• OK, fair enough. But most of what I wrote there, if I understand the difference between an active and a passive voice, is in fact in active voice. Certainly the first paragraph:

            If I understand correctly Jack’s position: he does not agree with Limbaugh but he recognizes that he (certainly!) put into practice his free speech right. And because he had influence, changed the culture, and influenced people, he can be said to deserve the medal.

            How could that be made more active?

            [You are right, English is not my first language. I grew up on one of the moons of Jupiter: Ganymede to be exact. My parents are weird, fish-like aliens who communicated with what would sound to you like morse-code or underwater crackling. Thereafter, through strange events I don’t care to think about, I was translated down to earth-life in a Sephardic family of earth-loons over there in Venezuela. I escaped and, as you now understand, am basically trying to make it back to my Jupiterian moon! I suffer syntactically, this I admit, but in many other ways too. Show some mercy!]

            • I’m not certain about your example above. I’m not an expert. Offhand I don’t see any passive construction. I think you are correct.

              I don’t have any formal training in linguistics. And I’m not trying to be aggressive when i say you write like a non-native. People notice this.

              English speakers who are imperfectly speaking Spanish use “Yo,” the equivalent of “I”, too much. Apparently the Spanish speakers call this “Yo-ismo.” In Spanish the subject is implied by the verb endings. “Yo hablo” is too much–may as well just say “Hablo.” it still means “I speak.”

              A vigorous English sentence is typically S V O : Subject Verb Object.

              “I made a mistake.”

              the passive voice, based on my crude understanding, omits the Subject.

              ” Mistakes were made.” That’s O V . and the Subject is left to the reader to figure out.

              Thanks for your reply. I tend to post comments here only occasionally. I salute everyone who keeps this blog going, especially our fearless leader, Jack Marshall.

  5. I think this is definitely deserved. Rush created a brand new industry where nothing had existed.

    When I was listening to him, back in the 80s and 90s, he was always entertaining — in my opinion whether you agreed with him or not (although those who were frothing at the mouth at him might not have really been hearing what he said). I can remember listening to commercials for “Spatula City” and I never did know whether they were a spoof or not (nor did I care, they were funny).

    I think Rush especially made his mark during the 1st Iraq war, when no one really knew how it was going to turn out.

    I wish him the best.

  6. Jack,

    I agree with your contention that previous presidents (our most previous among them) have cheapened the award through overuse, but I don’t see how you can justify Rush Limbaugh while thinking Ellen DeGeneres un-worthy? Despite what you may think of her or her character flaws, she’s achieved a level of fame that shadows that of Rush and, moreover, supports a worldview (intentionally or otherwise) that previously lacked mainstream attention.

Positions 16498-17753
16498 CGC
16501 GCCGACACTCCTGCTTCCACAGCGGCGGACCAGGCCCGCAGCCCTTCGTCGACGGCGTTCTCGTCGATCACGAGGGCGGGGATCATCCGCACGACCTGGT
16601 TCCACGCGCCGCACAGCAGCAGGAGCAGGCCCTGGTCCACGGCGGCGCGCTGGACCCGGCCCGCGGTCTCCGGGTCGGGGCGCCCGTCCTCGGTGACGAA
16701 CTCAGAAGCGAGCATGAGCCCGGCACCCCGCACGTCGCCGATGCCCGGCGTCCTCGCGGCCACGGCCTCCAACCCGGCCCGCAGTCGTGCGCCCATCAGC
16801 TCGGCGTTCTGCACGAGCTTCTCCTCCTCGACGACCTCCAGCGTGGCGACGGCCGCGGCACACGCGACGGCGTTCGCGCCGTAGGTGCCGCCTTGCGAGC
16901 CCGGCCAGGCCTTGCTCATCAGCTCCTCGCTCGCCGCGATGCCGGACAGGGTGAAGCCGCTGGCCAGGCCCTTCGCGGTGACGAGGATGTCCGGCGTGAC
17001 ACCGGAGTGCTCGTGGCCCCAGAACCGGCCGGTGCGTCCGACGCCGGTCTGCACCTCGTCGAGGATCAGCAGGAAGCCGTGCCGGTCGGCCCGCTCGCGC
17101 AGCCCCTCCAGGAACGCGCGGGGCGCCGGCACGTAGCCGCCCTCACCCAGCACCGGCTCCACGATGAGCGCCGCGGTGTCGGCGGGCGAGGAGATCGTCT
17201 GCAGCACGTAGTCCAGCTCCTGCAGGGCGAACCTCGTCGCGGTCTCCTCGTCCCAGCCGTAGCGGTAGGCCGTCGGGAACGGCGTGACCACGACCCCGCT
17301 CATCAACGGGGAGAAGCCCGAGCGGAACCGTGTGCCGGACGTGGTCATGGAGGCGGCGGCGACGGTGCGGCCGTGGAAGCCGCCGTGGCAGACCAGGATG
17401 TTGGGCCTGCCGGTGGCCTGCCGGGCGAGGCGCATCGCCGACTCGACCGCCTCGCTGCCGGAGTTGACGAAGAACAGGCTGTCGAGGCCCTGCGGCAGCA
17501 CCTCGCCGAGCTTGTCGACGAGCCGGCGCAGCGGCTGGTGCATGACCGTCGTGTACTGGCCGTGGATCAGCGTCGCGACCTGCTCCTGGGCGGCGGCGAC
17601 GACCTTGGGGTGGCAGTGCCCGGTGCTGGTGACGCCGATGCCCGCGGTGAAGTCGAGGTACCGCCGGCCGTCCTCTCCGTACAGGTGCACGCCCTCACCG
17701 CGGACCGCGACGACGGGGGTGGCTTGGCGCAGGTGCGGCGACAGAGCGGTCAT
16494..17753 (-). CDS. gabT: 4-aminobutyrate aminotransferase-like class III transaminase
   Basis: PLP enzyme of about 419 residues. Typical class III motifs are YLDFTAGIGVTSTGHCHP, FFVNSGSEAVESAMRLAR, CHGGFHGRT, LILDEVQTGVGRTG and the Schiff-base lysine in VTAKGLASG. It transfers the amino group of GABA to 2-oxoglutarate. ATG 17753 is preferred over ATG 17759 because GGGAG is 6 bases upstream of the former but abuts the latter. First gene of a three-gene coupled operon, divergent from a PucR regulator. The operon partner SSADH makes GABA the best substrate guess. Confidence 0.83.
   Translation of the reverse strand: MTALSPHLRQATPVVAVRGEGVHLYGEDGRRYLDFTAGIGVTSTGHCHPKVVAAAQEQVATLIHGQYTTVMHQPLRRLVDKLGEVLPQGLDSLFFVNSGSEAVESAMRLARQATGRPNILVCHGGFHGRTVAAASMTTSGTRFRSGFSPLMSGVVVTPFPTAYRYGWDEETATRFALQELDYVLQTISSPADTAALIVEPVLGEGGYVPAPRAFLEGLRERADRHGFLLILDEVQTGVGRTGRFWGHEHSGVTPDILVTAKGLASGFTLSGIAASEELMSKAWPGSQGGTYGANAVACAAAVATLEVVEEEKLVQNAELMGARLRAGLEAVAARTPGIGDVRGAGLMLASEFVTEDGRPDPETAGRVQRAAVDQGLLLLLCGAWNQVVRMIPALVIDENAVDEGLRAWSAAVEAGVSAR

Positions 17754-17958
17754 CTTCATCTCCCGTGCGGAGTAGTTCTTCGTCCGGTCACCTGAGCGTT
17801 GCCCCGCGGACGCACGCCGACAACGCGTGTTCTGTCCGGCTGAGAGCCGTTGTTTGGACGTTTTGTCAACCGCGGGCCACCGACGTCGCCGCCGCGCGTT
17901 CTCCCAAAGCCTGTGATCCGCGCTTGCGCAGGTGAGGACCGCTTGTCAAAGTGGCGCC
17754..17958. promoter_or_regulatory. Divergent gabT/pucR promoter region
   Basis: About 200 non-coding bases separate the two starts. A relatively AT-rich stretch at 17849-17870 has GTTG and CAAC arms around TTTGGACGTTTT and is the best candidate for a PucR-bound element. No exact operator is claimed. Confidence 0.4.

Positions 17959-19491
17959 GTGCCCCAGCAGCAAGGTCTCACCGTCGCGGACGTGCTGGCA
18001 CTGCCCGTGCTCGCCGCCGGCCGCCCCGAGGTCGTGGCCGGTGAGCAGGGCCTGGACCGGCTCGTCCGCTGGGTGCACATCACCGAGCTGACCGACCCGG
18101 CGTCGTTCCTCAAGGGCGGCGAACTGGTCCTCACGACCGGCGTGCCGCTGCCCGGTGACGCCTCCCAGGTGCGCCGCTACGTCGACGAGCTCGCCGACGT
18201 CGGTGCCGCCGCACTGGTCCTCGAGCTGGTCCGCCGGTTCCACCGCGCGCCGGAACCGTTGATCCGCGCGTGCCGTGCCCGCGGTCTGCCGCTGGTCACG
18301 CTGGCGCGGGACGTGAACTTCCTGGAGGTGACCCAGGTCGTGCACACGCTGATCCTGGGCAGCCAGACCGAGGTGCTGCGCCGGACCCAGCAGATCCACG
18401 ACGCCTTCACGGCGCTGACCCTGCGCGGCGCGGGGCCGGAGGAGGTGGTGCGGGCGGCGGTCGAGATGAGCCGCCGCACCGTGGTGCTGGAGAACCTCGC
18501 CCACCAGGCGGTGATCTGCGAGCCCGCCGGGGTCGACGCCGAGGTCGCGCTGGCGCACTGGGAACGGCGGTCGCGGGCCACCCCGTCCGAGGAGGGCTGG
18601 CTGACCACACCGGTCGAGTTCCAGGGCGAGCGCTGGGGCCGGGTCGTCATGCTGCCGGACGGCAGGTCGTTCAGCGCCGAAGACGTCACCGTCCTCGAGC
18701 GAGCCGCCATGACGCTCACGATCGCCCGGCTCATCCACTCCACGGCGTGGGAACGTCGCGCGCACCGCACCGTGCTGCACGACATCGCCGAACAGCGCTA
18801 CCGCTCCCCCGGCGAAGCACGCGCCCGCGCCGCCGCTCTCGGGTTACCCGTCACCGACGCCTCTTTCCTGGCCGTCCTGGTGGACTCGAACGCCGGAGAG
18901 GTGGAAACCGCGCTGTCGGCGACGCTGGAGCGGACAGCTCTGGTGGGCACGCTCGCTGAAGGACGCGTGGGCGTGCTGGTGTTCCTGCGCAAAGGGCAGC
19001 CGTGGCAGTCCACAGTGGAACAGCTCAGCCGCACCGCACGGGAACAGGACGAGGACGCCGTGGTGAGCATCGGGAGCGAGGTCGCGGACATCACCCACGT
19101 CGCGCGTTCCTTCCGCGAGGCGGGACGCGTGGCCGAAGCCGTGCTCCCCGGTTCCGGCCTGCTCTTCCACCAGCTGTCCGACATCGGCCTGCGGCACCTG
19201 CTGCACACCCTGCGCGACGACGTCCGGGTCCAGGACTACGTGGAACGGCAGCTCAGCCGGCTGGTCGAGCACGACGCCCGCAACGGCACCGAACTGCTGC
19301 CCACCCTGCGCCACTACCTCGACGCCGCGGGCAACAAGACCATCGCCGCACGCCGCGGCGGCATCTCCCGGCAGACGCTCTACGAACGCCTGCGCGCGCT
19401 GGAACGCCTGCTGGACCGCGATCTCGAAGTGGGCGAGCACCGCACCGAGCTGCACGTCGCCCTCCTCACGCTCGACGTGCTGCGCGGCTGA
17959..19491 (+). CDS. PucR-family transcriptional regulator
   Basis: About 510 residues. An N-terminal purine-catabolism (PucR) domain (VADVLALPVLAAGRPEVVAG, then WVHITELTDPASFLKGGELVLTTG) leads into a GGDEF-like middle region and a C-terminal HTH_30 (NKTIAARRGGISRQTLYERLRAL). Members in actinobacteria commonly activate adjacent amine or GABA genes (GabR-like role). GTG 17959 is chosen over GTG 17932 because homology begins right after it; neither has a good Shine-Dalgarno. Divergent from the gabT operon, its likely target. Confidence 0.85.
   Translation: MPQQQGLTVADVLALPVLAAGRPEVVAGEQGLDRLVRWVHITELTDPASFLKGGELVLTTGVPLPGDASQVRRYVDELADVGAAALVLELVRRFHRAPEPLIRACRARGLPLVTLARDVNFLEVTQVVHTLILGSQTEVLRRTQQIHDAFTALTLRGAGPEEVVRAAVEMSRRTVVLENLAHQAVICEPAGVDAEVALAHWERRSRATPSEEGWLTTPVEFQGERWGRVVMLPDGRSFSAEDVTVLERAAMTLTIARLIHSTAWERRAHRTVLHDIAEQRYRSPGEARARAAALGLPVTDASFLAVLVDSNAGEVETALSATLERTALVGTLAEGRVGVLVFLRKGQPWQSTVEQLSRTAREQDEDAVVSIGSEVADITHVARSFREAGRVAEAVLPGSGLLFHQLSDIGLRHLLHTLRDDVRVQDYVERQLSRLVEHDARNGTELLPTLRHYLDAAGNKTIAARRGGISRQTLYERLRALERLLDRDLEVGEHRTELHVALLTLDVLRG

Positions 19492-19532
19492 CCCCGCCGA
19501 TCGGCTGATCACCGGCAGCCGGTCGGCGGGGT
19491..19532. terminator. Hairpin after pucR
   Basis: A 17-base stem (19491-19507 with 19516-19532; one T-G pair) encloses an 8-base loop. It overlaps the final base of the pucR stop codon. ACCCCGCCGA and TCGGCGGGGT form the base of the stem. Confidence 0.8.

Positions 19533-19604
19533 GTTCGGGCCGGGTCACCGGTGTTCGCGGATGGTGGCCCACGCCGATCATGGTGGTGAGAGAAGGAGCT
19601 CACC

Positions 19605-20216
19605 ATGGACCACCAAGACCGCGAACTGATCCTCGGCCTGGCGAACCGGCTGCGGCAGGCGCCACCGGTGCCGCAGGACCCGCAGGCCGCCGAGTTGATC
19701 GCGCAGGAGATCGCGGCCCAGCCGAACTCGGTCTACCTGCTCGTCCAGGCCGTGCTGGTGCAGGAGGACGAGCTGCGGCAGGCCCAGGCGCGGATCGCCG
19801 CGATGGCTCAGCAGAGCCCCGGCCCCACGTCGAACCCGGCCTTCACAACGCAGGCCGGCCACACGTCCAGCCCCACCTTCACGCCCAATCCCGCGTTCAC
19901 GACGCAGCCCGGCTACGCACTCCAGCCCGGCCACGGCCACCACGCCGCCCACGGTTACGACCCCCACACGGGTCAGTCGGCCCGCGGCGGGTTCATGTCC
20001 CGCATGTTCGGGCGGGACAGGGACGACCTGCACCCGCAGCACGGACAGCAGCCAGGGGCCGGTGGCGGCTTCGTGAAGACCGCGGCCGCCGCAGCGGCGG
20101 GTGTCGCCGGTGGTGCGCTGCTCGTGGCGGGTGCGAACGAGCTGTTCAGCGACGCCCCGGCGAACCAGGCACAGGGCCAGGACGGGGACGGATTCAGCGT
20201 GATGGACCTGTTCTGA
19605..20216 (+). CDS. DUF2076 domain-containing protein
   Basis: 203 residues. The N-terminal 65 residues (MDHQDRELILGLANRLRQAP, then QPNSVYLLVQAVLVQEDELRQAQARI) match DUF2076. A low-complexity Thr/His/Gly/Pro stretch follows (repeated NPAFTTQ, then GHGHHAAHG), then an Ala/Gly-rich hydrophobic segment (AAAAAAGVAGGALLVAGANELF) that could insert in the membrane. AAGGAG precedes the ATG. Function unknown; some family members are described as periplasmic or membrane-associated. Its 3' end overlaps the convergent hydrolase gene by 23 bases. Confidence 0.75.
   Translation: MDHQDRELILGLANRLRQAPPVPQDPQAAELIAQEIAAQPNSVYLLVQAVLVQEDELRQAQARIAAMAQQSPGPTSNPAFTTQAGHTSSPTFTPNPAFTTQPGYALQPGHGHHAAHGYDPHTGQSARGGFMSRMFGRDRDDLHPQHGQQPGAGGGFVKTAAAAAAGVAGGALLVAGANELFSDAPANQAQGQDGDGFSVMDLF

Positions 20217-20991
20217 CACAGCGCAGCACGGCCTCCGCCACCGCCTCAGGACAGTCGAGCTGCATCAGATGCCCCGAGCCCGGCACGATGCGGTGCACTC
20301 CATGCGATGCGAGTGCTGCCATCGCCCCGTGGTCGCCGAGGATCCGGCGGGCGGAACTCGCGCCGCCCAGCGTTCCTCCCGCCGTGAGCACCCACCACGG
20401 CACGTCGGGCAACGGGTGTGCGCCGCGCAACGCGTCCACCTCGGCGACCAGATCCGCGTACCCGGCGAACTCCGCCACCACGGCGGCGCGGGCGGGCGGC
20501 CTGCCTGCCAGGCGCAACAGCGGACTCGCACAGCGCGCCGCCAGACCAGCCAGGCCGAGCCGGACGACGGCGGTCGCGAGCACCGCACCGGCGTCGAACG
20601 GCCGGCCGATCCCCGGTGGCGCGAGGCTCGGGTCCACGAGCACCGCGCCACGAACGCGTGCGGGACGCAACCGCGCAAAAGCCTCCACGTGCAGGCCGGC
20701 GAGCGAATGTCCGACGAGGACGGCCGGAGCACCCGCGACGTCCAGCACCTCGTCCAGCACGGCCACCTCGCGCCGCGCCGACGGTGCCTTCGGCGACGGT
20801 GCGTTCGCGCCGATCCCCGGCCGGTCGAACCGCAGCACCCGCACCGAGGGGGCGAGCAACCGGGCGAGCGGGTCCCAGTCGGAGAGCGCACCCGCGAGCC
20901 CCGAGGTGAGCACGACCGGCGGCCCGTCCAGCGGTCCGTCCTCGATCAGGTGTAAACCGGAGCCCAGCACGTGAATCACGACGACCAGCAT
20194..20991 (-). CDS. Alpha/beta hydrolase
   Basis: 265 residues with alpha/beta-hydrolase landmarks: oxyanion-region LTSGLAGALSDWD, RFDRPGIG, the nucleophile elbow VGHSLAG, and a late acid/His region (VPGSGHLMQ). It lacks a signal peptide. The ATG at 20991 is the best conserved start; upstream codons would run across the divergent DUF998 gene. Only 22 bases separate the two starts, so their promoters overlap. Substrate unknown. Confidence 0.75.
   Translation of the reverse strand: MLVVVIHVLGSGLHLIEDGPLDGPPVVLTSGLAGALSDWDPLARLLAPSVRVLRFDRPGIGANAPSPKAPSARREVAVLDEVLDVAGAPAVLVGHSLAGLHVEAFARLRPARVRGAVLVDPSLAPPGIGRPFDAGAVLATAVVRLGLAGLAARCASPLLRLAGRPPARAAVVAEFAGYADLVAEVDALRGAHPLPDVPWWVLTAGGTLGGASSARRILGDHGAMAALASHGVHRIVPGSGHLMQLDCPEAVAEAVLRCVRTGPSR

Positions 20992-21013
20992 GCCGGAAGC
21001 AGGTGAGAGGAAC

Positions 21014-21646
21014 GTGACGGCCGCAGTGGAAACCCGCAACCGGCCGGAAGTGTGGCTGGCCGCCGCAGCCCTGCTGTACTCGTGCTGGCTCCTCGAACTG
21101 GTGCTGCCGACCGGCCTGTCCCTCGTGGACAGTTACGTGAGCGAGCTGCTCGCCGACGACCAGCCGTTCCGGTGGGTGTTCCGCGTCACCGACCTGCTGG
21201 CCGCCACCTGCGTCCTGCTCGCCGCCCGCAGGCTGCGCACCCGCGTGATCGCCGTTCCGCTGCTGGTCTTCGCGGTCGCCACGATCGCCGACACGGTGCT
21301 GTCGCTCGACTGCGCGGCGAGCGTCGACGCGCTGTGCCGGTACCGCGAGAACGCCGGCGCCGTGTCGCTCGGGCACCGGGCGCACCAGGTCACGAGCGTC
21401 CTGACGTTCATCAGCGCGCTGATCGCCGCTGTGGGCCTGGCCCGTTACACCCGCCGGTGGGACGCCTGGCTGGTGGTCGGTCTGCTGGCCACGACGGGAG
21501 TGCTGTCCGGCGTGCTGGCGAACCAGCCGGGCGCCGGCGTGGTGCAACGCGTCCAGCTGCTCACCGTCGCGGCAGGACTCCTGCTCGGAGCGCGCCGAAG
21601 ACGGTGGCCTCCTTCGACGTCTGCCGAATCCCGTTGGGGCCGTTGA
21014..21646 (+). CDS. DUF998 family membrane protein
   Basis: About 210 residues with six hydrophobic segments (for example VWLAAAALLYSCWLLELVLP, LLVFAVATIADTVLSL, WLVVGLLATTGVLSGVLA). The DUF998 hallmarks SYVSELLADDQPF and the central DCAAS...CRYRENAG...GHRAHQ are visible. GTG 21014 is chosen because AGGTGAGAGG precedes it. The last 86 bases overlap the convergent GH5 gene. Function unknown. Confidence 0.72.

She was the fist female comedian asked to sit down with Johnny Carson, the first openly-gay talk show host, a major proponent of veganism, she’s donated millions to charity, encourages people to “be kind to one another.” Come on, how has she not contributed “to cultural or other significant public or private endeavors”. I realize the worldview she promotes is not yours and that, numerous times, you’ve covered her ethical deficiencies here and elsewhere (including the infamous dog adoption fiasco), but to people who DO share her world-view (a huge number) she has brought acceptance and understanding to numerous communities that felt under-represented. Lastly, (to many) she’s every bit as articulate and funny as Limbaugh (especially her early material). She’s proven herself an amazing story-teller, incredibly charming, and by many accounts a generally swell lady.

    The media had begun it’s liberal slide before Ellen, so perhaps she only hastened a tide while Rush tried to turn it but, again, her supporters saw it differently. She gave a voice to many group who felt voiceless and validation to idea that had previously had none. Again, you may dislike those ideas, but I don’t see how it’s unethical to hold them, if genuine.

    • Hey, I’m a big Ellen fan. I think her cultural significance is wildly over-sold, that’s all. Among other things, who didn’t know she was gay> I have a hard time getting excited about someone who dramatically announces what so many people had figured out anyway. You make the best case for Ellen that can be made, and she’s a nice person so I don’t begrudge her any anything. I put her in the footnote category, though. I don’t think the nation is any different than it would have been had she never existed.

  7. The Left is still apoplectic that it no longer has unchallenged access to the public’s hearts and minds, and they blame Rush.

    They should. And that’s why he deserved his medal.

    This is exactly right.

    I don’t think I have ever seen the Medal of Freedom given for reasons other than political ones. You almost never see a virulent ideological opponent awarded the medal, only like-thinkers or people with a broad appeal who can bring some kind of political benefit to the president awarding the medal despite any disagreements.

    That’s just how things work these days, I guess.